Pioneering research utilizing the Goode Solar Telescope at Big Bear Solar Observatory has unearthed potent wave energy from the sunspot umbra, potentially maintaining the Sun’s corona at temperatures of a million degrees. Although the discovery sheds new light on the Sun’s coronal heating dilemma, the enigma remains partially unresolved.
Researchers, using data from Big Bear Solar Observatory’s Goode Solar Telescope, have unveiled an intense wave energy presence in the Sun’s chilliest area, the sunspot umbra. This energy could be fueling the bafflingly high temperatures found in the star’s corona.
A perplexing question that has confounded solar physicists for a century lies about five thousand kilometers above the Sun’s surface: how can the Sun’s corona, its outer atmosphere, be hundreds of times hotter than its visible surface?
An international team of scientists offers a new perspective on this issue, often termed the Sun’s coronal heating problem, using novel observational data acquired with the 1.6-meter Goode Solar Telescope (GST) at Big Bear Solar Observatory (BBSO), managed by NJIT’s Center for Solar Terrestrial Research (CSTR).
Published recently in Nature Astronomy, the study announces the discovery of intense wave energy emerging from a cool, dark, and highly magnetized plasma region on the Sun, capable of navigating the solar atmosphere and maintaining a million-degree Kelvin temperature within the corona.
Researchers state this discovery is a significant milestone in decoding a multitude of enigmas surrounding our closest star.
“Solving the coronal heating problem, one of the most persistent puzzles in solar physics research, has been our objective for nearly a century,” said Wenda Cao, BBSO director and NJIT physics professor, also a co-author of the study. “This research offers fresh insights, potentially helping us untangle various conundrums in energy transportation and dissipation in the solar atmosphere, as well as the nature of space weather.”
The team, led by Yuan Ding, used the unique imaging capabilities of the GST to observe transverse oscillations in the sunspot umbra, the darkest and coldest region on the Sun.
Strong magnetic fields create such dark sunspot regions, suppressing thermal conduction and blocking the energy flow from the hotter interior to the visible surface (or photosphere), where temperatures reach about 5,000 degrees Celsius.
The team investigated this by measuring the activity associated with many dark features spotted in an active sunspot recorded on July 14, 2015, by BBSO’s GST, including oscillatory transverse motions of plasma fibrils within the sunspot umbra, where the magnetic field is over 6,000 times stronger than Earth’s.
Vasyl Yurchyshyn, NJIT-CSTR research professor of heliophysics and BBSO senior scientist, explains that “Fibrils are cone-shaped structures with typical heights of 500-1,000 km and a width of approximately 100 km. Their lifespan is about two to three minutes, and they tend to reemerge at the same location within the darkest umbra areas, where the magnetic fields are most potent.”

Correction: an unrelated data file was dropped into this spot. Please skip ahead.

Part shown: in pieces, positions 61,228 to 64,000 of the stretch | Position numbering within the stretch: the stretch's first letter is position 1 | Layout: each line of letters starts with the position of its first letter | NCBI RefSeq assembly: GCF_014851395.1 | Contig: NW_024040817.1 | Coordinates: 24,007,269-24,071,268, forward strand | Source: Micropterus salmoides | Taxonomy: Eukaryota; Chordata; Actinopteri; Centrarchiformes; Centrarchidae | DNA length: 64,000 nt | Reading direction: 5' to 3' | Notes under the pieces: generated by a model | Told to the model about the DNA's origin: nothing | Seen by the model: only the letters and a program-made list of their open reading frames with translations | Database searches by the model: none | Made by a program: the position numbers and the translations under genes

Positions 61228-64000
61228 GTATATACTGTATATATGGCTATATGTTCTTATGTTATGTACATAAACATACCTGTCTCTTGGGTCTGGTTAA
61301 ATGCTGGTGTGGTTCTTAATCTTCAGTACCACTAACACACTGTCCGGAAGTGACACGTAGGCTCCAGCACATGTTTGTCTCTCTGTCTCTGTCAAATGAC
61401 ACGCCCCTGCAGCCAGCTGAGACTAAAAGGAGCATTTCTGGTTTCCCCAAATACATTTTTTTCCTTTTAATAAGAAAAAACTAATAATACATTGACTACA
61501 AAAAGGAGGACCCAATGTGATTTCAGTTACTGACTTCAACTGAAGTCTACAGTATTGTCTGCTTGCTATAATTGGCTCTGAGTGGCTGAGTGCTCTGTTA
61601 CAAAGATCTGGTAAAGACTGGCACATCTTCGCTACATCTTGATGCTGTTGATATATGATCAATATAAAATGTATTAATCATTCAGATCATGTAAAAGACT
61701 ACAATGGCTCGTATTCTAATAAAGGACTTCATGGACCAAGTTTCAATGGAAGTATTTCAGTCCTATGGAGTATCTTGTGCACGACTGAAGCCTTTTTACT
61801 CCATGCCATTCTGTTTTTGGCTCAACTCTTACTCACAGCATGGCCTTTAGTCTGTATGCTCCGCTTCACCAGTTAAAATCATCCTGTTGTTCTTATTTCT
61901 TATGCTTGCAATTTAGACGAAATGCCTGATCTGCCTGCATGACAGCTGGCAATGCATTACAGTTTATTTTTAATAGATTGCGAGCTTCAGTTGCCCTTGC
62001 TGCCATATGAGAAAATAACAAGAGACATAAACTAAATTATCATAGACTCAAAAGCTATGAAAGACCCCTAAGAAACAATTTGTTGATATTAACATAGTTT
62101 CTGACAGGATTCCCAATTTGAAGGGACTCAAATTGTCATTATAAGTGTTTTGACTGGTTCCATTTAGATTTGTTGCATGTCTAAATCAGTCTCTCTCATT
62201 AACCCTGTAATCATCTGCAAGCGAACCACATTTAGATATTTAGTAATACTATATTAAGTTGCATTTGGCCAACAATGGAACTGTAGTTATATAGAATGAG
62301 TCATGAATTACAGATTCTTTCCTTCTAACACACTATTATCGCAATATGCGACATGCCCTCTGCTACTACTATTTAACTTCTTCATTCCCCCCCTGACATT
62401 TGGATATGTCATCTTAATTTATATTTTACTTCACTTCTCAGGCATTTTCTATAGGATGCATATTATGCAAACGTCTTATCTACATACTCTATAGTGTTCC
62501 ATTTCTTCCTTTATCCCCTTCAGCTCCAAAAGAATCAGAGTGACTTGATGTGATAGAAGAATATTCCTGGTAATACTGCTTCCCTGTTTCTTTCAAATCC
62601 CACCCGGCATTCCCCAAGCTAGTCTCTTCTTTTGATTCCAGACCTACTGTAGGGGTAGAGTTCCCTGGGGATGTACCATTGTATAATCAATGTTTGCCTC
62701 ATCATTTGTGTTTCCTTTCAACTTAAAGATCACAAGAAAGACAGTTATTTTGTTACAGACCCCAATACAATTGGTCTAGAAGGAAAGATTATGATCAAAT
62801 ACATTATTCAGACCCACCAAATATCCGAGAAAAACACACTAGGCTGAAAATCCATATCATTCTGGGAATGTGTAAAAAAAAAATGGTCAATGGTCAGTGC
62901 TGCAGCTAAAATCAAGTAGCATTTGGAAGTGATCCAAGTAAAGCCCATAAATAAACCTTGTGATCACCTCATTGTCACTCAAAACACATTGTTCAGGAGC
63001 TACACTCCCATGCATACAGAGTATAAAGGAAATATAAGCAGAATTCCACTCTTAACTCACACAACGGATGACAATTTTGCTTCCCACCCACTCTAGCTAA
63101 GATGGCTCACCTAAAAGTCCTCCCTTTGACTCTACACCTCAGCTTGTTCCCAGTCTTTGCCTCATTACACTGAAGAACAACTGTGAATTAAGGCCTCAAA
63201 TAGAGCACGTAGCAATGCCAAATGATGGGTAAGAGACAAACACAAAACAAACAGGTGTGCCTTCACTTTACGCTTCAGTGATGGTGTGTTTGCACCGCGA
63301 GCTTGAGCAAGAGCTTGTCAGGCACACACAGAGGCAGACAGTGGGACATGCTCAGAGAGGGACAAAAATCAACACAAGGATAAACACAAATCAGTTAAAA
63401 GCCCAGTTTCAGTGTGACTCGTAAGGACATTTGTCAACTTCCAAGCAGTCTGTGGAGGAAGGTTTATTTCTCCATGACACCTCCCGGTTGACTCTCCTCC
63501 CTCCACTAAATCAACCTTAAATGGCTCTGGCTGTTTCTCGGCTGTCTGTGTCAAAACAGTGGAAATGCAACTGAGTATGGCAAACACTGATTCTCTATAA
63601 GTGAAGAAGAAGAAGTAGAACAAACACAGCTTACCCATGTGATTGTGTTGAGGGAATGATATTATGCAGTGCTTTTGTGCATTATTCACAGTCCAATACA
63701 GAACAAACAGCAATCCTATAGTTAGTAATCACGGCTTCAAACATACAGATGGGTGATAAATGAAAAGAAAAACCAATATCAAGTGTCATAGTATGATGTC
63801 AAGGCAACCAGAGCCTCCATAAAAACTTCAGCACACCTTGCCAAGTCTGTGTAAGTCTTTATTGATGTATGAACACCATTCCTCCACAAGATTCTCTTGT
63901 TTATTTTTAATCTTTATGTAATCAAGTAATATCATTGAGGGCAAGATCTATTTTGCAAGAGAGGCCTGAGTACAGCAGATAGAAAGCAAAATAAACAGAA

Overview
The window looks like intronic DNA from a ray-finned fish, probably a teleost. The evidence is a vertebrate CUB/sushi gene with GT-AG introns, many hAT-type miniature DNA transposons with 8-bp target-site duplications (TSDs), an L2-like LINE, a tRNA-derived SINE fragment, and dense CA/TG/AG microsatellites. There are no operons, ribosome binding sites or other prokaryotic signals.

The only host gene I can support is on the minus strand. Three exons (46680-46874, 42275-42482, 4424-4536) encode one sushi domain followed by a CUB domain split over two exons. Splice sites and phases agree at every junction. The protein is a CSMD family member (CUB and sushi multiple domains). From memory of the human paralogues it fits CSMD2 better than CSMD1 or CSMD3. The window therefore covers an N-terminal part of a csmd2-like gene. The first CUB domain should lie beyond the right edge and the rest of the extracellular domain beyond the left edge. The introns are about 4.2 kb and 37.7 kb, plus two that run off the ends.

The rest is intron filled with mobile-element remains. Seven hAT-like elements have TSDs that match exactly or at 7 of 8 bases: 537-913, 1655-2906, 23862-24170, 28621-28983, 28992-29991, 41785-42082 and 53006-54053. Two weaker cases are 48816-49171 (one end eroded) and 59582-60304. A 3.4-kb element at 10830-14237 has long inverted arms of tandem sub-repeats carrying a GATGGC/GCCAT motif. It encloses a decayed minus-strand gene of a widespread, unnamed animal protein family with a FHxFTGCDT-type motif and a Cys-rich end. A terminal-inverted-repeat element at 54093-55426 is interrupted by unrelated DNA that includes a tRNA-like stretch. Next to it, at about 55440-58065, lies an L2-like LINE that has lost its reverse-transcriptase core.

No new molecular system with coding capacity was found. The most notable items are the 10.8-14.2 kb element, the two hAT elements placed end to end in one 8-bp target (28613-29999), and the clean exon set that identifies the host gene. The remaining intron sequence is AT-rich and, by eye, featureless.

“Our team has, for the first time, detected lateral oscillations of these dark dynamic fibrils in the sunspot umbra, manifestations of fast waves,” said Cao. “These persistent and pervasive transverse waves in highly magnetized fibrils channel energy upwards via vertically elongated magnetic conduits, contributing to the Sun’s upper atmosphere heating.”
Through simulating these waves numerically, the team estimates the energy transmitted could be thousands of times stronger than energy losses in active region plasma of
Frequently Asked Questions (FAQs) about Sun’s coronal heating problem
What is the primary discovery made by the research team?
The research team, utilizing the Goode Solar Telescope at Big Bear Solar Observatory, discovered intense wave energy in the sunspot umbra, the Sun’s coldest region. This energy may maintain the Sun’s corona at temperatures of a million degrees.
What is the Sun’s coronal heating problem?
The Sun’s coronal heating problem refers to the question that has baffled solar physicists for a century: why is the Sun’s upper atmosphere, or corona, hundreds of times hotter than its visible surface?
How does the sunspot umbra contribute to the heating of the Sun’s corona?
The research team found that the sunspot umbra, the Sun’s darkest and coldest region, experiences transverse oscillations or fast waves. These persistent waves in highly magnetized fibrils channel energy upwards through vertically elongated magnetic conduits, potentially contributing to the heating of the Sun’s upper atmosphere.
What are the implications of this research?
This research offers fresh insights into the Sun’s coronal heating problem and might help unravel various enigmas about energy transportation and dissipation in the solar atmosphere, as well as the nature of space weather.
Is the Sun’s coronal heating problem fully solved now?
No, the problem is not completely solved yet. While the new findings advance our understanding of the energy transport processes and heating of the solar corona, there remain sunspot-free regions associated with hot coronal loops that still need to be explained.
More about Sun’s coronal heating problem
- Goode Solar Telescope at Big Bear Solar Observatory
- Nature Astronomy journal
- NJIT’s Center for Solar Terrestrial Research
- NASA’s Solar Dynamics Observatory (SDO)